Let be the largest positive integer such that there exists a vertex in the th level of that satisfies:
(2) 
Such an and exist since (2) holds for every vertex at the th level of . Indeed if is a vertex at the th level of , then is in the level of and by (1):
Without loss of generality assume that and that is a left child. We may assume that , otherwise (2) implies that has size at least (for a sufficiently large value of ).
We now apply Lemma 3.4 to prune of all the vertices of large width (that, is that satisfy (2)). Prune the th level of by removing all the vertices that are a left child to their parent. Let be the resulting point set and its corresponding tree. No vertex of in a level higher than satisfies (2); otherwise, by part of Lemma 3.4 there would be a vertex at level of higher than that satisfies (2).
Let be the path from to the root of . We prove inductively for , that:
(3)  
(4) 
(3) holds for since . Assume that and that both (3) and (4) hold for smaller values of . Suppose that has the same parity as . Then by inequality (1) of Lemma 3.2 and inequalities (2) and (3):
Therefore has size at least . This at least , for a sufficiently large value of . Since , the result follows. The proof when has different parity as is similar, but uses inequality (2) of Lemma 3.2 instead. ∎
To prove the general lower bound we do the following. Take a drawing of the Horton set; find a subset of half of its points, for which we know that there exists a linear transformation that maps it into an isothetic drawing; afterwards, apply Lemma 3.5 to the image and use the obtained lower bound to lower bound the size of original drawing.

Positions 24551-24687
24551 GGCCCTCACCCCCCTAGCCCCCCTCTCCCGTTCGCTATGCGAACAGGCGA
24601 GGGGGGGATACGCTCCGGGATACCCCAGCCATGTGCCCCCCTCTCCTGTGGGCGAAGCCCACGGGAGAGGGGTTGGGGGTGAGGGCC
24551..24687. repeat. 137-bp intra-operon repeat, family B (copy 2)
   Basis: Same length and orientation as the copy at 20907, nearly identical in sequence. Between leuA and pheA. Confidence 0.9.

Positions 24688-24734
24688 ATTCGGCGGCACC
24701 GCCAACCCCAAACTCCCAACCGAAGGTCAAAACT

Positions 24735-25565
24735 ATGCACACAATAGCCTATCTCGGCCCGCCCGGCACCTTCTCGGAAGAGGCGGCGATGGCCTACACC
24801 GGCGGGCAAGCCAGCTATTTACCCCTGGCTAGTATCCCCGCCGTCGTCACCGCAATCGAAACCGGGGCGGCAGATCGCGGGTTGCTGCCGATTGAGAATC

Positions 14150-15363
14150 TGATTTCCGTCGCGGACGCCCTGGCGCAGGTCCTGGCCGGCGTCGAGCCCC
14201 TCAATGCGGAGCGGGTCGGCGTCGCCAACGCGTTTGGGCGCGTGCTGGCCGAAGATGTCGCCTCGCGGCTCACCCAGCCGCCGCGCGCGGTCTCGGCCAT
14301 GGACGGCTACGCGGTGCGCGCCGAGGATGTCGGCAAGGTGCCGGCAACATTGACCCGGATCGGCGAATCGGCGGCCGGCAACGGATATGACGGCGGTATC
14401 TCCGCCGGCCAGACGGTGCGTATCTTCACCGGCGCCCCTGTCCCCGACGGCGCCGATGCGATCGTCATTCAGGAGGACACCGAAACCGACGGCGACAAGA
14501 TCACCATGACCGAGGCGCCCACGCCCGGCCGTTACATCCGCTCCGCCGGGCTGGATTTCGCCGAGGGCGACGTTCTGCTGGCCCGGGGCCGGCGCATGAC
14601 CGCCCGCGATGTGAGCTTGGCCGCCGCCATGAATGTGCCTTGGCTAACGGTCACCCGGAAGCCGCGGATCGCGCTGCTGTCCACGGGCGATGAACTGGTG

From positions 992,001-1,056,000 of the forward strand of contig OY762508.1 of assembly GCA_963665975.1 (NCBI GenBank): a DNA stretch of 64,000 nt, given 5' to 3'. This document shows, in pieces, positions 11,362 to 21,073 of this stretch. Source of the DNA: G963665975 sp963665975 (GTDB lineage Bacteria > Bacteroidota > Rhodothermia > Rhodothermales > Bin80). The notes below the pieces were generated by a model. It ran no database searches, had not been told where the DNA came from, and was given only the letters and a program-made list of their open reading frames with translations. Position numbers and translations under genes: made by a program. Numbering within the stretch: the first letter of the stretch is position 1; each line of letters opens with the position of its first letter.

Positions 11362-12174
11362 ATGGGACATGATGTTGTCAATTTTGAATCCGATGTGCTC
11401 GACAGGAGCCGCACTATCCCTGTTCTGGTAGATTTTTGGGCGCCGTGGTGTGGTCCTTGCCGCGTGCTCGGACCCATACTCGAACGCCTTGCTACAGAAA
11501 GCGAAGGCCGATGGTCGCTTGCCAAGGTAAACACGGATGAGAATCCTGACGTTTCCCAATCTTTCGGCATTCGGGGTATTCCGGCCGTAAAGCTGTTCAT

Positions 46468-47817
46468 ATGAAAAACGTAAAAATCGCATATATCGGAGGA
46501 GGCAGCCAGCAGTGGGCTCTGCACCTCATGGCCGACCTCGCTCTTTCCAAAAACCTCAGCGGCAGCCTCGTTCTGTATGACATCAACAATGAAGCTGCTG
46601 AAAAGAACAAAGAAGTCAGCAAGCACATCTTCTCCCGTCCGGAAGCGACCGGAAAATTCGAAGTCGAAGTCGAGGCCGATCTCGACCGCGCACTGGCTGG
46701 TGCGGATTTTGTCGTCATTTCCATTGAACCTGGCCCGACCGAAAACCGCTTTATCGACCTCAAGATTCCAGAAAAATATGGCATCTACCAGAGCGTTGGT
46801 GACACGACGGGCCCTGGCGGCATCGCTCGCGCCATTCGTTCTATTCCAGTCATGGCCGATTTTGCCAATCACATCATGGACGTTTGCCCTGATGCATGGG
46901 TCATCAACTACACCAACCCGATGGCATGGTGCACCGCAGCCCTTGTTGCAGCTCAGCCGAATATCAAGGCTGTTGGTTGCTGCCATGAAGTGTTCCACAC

Theorem 3.6.
Every drawing of the Horton set of points has size at least , for a sufficiently large value of and some positive constant .
Proof.
Let be a (not necessarily isothetic) drawing of the Horton set of points. As and have the same order type we can label with the same labels as , such that corresponding triples of points in and have the same orientation. Let be with these labels.
Note that the clockwise order by angle of around is , and that lies in an unbounded cell of the line arrangement of the lines defined by every pair of points of ; thus, point can be moved towards infinity without changing this radial order around . Therefore, there is a direction in which if is projected orthogonally the order of the projection is precisely . We may rotate as long as it does not coincide with a direction defined by a pair of points of and the order of in this projection does not change. Let and be the first vectors, defined by pairs of points of , encountered when rotating to the left and to the right, respectively; let .
We may assume that ; otherwise one of and has length at least , and therefore a coordinate of value at least . Let . Consider a change of basis from the standard basis to . Note that under this transformation is mapped to . We multiply the image of under this mapping by , to obtain an isothetic drawing of the Horton set on points. By Theorem 3.5, this drawing has size at least . Therefore, has size at least . ∎
We point out that the constants in the exponent of the lower bounds of Theorems 3.5 and 3.6 can be improved. We simplified the exposition at the expense of these worse bounds.
Acknowledgments. We thank Dolores Lara, Gustavo Sandoval and Andrés Tellez for various helpful discussions.
Footnotes
 footnotemark:
 footnotemark:
 The Double Circle of points is constructed as follows. Start with a convex gon; arbitrarily close to the midpoint of each edge, place a point in the interior of this polygon; finally place a point at each vertex of the polygon.
 In the literature the th level of a binary tree are those vertices at distance from the root; we have precisely the opposite order.
References
 O. Aichholzer, F. Aurenhammer, and H. Krasser.